How do you test like your users?

A discussion started today on about hiring and remote work and why some companies might not offer remote work. It then delved into “But how do you test like your users would?”

@thatdamnqa asked:

“In an office you (probably) have reliable and quick wifi. What happens if you’re on 3G? 4G? EDGE? Behind a paid wifi paywall? Going through a tunnel? Using crappy hotel wifi? Your data connection is being throttled?”

“How do you test having the sun shining on the screen?”

“How do you test how easy it is to use when you’re on a train with minimal elbow room and you’re being thrown around the carriage by the movement of the train?”

Another point raised was do you test on 2G? Or as @gemma.hill1987 mentioned “you’re also assuming you need the internet to test what you’re testing”

So, in your situation (which of course will vary company to company) what do you do while testing to test like how your users would interact with your application?


I hang on to an environment that has loads of other stuff installed on it, and just let it get old with our product automatically updating.

I do a lot with other software, hoping to never see ours.


For networking, browsers dev tools have network throttling, so you can simulate 3G, 2G or even Edge. If using a smartphone, you can use wifi and a proxy (Charles or mitm) on another computer on the same network and filter all requests and responses (man tc & man iptables should help on Linux but only for experts).
Or use simulators or emulators if you can.

Going through a tunnel is like being offline for a while, then you just need to be offline.
You can also go out of your office, go in a cellar, in the subway…etc

And for very uncomfortable situation, I guess it’s easy to find, go below your bed, in your bathtub, use sunglasses close to a powerful light source. Just use your imagination, this is part of the tester skills right? :slight_smile:


Totally agree about ramping up the imagination to test UI. I’ve done some truly odd ball things that sometimes the devs raised their eyebrow (like Spock) but the results speak for themselves when I identify XYZ doesn’t work as per the product statement/brochure. This is the fun part about testing :grinning:


Seems logical Captain

If you’re talking about mobile app, then all of those tests mentioned above would be good, different connections, switching from one type of connection to another, like going from a place with good wifi to somewhere with just a 3g connection.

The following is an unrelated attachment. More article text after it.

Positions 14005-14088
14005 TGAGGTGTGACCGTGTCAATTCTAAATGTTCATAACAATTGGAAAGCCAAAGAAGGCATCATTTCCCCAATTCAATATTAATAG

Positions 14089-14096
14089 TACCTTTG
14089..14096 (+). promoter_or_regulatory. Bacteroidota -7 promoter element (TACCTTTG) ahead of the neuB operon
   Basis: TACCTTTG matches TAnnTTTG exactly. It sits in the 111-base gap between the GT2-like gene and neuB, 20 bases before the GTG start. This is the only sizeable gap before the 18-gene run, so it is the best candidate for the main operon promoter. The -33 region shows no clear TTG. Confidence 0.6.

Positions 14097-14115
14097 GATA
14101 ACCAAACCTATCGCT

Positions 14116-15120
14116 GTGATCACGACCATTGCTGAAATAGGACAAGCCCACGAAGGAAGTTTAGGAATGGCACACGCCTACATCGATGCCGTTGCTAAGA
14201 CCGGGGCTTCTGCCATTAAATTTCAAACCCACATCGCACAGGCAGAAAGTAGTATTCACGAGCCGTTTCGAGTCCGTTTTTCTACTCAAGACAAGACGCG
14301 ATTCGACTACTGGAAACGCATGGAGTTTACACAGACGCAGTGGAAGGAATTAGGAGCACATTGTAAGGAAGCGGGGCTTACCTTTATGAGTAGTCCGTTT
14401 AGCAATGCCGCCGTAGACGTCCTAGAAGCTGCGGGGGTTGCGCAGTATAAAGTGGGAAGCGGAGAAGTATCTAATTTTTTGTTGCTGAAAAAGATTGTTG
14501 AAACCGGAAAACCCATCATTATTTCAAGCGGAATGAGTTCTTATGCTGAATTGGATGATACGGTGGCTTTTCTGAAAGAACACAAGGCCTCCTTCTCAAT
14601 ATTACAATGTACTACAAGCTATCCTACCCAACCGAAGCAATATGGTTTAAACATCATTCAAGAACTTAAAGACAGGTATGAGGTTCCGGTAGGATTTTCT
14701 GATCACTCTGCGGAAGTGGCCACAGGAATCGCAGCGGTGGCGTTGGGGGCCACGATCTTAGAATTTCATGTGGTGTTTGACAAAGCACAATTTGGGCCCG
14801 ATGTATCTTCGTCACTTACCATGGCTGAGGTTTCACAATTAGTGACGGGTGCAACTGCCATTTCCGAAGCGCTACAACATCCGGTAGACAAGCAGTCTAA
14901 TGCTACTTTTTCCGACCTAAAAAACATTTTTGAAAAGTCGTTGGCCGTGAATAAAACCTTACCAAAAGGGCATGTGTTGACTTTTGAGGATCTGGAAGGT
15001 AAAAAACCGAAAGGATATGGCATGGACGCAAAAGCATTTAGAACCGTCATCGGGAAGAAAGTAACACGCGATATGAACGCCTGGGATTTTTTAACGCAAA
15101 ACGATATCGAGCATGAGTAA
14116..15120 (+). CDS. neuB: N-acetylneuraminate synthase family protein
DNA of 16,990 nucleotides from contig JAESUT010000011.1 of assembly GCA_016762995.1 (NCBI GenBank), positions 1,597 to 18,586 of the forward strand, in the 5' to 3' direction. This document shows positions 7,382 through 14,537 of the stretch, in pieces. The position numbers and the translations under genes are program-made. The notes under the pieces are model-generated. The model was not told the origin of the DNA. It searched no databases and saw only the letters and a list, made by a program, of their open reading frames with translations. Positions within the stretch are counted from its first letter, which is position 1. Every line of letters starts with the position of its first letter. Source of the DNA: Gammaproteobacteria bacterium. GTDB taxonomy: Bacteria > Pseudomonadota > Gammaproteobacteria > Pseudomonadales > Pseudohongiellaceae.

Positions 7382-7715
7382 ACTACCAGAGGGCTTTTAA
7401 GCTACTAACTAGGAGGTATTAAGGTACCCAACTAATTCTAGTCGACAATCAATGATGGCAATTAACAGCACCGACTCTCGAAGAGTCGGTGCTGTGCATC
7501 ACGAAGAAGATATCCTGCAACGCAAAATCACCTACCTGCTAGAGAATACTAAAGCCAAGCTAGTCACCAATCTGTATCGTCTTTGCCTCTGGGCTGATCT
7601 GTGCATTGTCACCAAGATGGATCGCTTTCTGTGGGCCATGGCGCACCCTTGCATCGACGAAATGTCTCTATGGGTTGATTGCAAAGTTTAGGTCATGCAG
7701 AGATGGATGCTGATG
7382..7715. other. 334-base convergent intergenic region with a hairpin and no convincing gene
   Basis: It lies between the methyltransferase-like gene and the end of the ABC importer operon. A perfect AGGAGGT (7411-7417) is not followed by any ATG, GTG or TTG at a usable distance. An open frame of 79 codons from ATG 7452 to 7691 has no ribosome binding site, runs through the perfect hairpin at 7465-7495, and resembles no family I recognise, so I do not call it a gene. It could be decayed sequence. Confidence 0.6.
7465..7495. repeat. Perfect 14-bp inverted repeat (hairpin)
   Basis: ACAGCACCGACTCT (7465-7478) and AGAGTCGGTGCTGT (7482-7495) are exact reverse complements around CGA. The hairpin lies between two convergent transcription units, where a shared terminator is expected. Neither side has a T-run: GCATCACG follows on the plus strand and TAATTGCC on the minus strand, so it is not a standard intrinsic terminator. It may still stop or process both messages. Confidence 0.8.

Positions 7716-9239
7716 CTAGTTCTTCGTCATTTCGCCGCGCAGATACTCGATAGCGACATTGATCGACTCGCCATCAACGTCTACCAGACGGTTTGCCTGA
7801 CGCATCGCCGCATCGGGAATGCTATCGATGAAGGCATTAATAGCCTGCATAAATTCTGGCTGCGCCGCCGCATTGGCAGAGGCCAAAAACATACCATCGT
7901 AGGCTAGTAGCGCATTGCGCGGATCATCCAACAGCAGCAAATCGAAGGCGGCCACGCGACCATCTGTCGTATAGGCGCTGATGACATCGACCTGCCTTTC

You should also be throwing in tests like how the app handles being interrupted by phone calls/messages/notifications. How does the app respond to that.

Then there is stuff like backgrounding an app or switching between app, how does the app handle coming back to it.

And also battery consumption, does it handle any different in low power mode?


hahaha… that’s what I like a tester with a sense of humour

I test embedded software so for me it is easy.

I build the hardware that the software will run on and then having spoken to the customer about how they are going to use the system I write my tests to cover what they have explained as their usage.

No need to worry about 2G, 3G, 4G the internet or browsers.

Life does get a little more complicated when the system is half way round the world and has no internet connection and a problem though.


Where ever possible I go and talk to the users and try to gain an understanding of their needs. Hopefully creating useful customer journey’s which I can then vary wildly from. :slight_smile:


You should use combination.
Office guys do functional testing, they know requirements, know domain and work close with product management and development.
Crowdsourcing testers should test usability and other things like network problems, corner cases, etc.
By the way, office guys should have a tool to emulate packet loss or poor speed of the network, at least to reproduce bugs which crowdsourcers found.

As it happens I’ve recently posted a blog post about this!

A couple of examples of things I’ve done…

  • I was working remote, so I took the local tram to the city centre, doing some testing on the way. Popped into a coffee shop where I sat down with a coffee and opened tickets for the bugs I found
  • I had a contract for a social network, which was handy, as I spent some of my free time using my own product. I deliberately made sure to use the version in development, and use any new/modified features.